4.20.2014

the ditcher
...Thoreau's Journal: 20-Apr-1841

Great thoughts hallow any labor. To-day I earned seventy-five cents heaving manure out of a pen, and made a good bargain of it. If the ditcher muses the while how he may live uprightly, the ditching spade and turf knife may be engraved on the coat-of-arms of his posterity.

4.19.2014

mere phenomena
...Thoreau's Journal: 19-Apr-1854

A man came to me yesterday to offer me as a naturalist a two-headed calf which his cow had brought forth, but I felt nothing but disgust at the idea and began to ask myself what enormity I had committed to have such an offer made to me. I am not interested in mere phenomena, though it were the explosion of a planet, only as it may have lain in the experience of a human being.

4.18.2014

five cents a quart
...Thoreau's Journal: 18-Apr-1859

I am looking for acorns these days, to sow on the Walden lot, but can find very few sound ones. Those which the squirrels have not got are mostly worm-eaten and quite pulverized or decayed. A few which are cracked at the small (end), having started last fall, have yet life in them, perhaps enough to plant. Even these look rather discolored when you cut them open, but Buttrick says they will do for pigeon-bait. So each man looks at things from his own point of view. I found by trial that the last or apparently sound acorns would always sink in water, while the rotten ones would float, and I have accordingly offered five cents a quart for such as will sink.

4.17.2014

familiar burst and rumble
...Thoreau's Journal: 17-Apr-1856

Was awakened in the night by a thunder and lightning shower and hail-storm—the old familiar burst and rumble, as if it had been rumbling somewhere else ever since I heard it last, and had not lost the knack. I heard a thousand hailstones strike and bounce on the roof at once. What a clattering! Yet it did not last long, and the hail took a breathing-space once or twice. I did not know at first but we should lose our windows, the blinds being away at the painters’. These sounds lull me into a deeper slumber than before. Hail-storms are milked out of the first summer-like warmth; they belong to lingering cool veins in the air, which thus burst and come down. The thunder, too, sounds like a final rending and breaking up of winter; thus precipitous is its edge. The first one is a skirmish between the cool rear-guard of winter and the warm and earnest vanguard of summer. Advancing summer strikes on the edge of winter, which does not drift fast enough away, and fire is elicited. Electricity is engendered by the early heats. I love to hear the voice of the first thunder as of the toad (though it returns irregularly like pigeons), far away in his moist meadow where he is warmed to life, and see the flash of his eye.

4.16.2014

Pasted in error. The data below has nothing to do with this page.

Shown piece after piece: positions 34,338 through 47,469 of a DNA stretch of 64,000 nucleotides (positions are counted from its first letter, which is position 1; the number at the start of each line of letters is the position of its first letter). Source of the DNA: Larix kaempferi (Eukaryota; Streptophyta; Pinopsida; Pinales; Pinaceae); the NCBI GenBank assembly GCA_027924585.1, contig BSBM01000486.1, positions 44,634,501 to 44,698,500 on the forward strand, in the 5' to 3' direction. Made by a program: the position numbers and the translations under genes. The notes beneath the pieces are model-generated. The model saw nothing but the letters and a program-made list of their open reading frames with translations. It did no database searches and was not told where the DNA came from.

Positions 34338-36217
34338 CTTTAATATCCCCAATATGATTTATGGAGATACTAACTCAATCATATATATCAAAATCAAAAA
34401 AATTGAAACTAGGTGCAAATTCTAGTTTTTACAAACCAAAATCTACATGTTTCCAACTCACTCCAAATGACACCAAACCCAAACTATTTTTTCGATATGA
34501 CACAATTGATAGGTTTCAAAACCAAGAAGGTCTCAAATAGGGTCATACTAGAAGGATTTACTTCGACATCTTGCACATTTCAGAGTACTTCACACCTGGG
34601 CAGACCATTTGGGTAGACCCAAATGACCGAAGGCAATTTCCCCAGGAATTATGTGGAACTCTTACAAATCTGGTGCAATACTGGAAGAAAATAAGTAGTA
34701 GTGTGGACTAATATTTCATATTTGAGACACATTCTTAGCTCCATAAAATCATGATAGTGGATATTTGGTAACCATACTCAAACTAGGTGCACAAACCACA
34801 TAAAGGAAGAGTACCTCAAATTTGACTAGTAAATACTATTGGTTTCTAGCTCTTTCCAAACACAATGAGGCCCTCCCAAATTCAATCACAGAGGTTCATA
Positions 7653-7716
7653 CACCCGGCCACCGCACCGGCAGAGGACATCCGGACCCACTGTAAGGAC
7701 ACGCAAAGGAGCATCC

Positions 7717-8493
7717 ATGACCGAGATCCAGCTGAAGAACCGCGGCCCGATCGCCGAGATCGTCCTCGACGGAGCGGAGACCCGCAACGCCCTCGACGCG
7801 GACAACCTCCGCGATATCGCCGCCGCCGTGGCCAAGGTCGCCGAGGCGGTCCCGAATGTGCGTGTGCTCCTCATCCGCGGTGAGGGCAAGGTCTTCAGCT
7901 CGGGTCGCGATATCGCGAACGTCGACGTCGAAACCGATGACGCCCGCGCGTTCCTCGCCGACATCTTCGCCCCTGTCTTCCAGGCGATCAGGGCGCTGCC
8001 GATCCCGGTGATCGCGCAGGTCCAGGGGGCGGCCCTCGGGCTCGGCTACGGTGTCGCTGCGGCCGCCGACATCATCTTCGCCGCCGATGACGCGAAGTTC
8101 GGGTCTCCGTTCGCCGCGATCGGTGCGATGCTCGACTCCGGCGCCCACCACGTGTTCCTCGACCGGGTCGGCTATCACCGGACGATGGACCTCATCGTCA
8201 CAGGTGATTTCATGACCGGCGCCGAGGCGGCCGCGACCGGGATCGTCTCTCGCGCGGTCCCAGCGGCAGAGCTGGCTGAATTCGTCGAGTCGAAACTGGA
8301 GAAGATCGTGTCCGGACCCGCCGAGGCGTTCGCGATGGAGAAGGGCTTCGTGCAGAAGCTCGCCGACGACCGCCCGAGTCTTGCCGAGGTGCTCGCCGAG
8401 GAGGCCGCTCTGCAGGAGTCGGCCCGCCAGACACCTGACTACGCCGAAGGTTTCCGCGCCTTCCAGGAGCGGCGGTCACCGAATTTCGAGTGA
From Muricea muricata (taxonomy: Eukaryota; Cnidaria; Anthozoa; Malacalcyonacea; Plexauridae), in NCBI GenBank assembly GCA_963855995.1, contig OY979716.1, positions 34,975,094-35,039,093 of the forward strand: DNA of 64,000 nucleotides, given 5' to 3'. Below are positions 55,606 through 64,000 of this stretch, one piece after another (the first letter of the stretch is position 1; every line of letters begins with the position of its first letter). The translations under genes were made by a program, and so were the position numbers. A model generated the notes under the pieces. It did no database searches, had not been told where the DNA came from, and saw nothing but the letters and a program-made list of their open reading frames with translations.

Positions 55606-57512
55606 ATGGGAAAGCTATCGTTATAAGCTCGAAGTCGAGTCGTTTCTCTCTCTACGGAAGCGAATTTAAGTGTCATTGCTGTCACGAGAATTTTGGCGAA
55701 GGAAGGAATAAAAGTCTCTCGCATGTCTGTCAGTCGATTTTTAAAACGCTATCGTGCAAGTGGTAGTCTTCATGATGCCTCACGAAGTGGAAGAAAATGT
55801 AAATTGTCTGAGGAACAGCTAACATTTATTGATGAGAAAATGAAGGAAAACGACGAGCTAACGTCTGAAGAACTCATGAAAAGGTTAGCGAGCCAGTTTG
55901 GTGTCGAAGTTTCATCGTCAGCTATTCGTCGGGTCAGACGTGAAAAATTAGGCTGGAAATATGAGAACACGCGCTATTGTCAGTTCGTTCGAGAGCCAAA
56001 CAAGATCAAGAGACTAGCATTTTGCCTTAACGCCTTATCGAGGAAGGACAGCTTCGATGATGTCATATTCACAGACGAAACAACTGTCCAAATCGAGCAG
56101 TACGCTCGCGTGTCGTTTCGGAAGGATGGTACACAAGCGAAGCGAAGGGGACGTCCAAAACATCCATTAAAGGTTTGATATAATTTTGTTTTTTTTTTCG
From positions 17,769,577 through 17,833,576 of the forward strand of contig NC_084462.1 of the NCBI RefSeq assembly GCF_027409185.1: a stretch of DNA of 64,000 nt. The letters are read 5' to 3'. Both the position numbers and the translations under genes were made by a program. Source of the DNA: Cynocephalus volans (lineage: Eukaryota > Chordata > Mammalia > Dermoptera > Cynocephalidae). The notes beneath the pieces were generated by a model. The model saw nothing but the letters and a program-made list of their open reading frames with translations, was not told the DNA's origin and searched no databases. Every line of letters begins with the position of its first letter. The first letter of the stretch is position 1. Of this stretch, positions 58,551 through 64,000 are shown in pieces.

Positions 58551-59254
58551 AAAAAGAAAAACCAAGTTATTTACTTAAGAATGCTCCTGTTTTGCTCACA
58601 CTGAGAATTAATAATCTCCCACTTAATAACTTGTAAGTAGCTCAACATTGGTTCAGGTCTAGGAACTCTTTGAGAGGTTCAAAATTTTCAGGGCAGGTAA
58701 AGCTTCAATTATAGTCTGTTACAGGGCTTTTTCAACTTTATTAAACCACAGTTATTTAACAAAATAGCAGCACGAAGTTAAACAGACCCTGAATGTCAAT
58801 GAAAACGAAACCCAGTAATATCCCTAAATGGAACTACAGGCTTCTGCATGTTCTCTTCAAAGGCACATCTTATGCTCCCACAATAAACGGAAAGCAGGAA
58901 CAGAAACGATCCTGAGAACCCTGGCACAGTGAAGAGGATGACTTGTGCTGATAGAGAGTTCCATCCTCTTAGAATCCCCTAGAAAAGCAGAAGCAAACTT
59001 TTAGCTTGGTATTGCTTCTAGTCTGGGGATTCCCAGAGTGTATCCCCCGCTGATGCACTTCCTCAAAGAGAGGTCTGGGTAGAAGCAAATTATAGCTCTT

Walden Pond Society
...Thoreau's Journal: 16-Apr-1857

Almost a month ago, at the post-office, Abel Brooks, who is pretty deaf, sidling up to me, observed in a loud voice, which all could hear, “Let me see, your society is pretty large, ain’t it?” “Oh, yes, large enough,” said I, not knowing what he meant. “There’s Stewart belongs to it, and Collier, he’s one of them, and Emerson, and my boarder” (Pulsifer), “and Channing, I believe, I think he goes there.” “You mean the walkers; don’t you?” “Ye-es, I call you the Society. All go to the woods; don’t you?” “Do you miss any of your wood?” I asked. “No, I hain’t worried any yet. I believe you’re a pretty clever set, as good as the average,” etc., etc.

Telling Sanborn of this, he said that, when he first came to town and boarded at Holbrook’s, he asked H. how many religious societies there were in town. H. said that there were three,—the Unitarian, the Orthodox, and the Walden Pond Society.

4.15.2014

presto change
...Thoreau's Journal: 15-Apr-1855

Returning, we had a fine view of a blue heron, standing erect and open to view on a meadow island, by the great swamp south of the bridge, looking as broad as a boy on the side, and then some sheldrakes sailing in the smooth water beyond. These soon sailed behind points of meadow. The heron flew away, and one male sheldrake flew past us low over the water, reconnoitering, large and brilliant black and white. When the heron takes to flight, what a change in size and appearance! It is presto change! There go two great undulating wings pinned together, but the body and neck must have been left behind somewhere.

4.14.2014

in blossom April 19, 1775
...Thoreau's Journal: 14-Apr-1852

Can we believe when beholding this landscape, with only a few buds visibly wollen on the trees and the ground covered eight inches deep with snow, that the rain was waving in the fields and the apple trees were in blossom April 19, 1775? It may confirm this story, however, what Grandmother said,—that she carried ripe cherries from Weston to her brother in Concord Jail the 17th of June the same year. It is probably true, what E. Wood, senior, says, that the grain was just beginning to wave, and the apple blossoms beginning to expand.

Abel Hunt tells me to-night that he remembers that the date of the old Hunt house used to be on the chimney, and it was 1703, or 1704, within a year or two; that Governor Winthrop sold the farm to a Hunt, and they have the deed now. There is one of the old-fashioned diamond squares set in lead still, in the back part of the house.

The snow goes off fast, for I hear it melting and the eaves dripping all night as well as all day.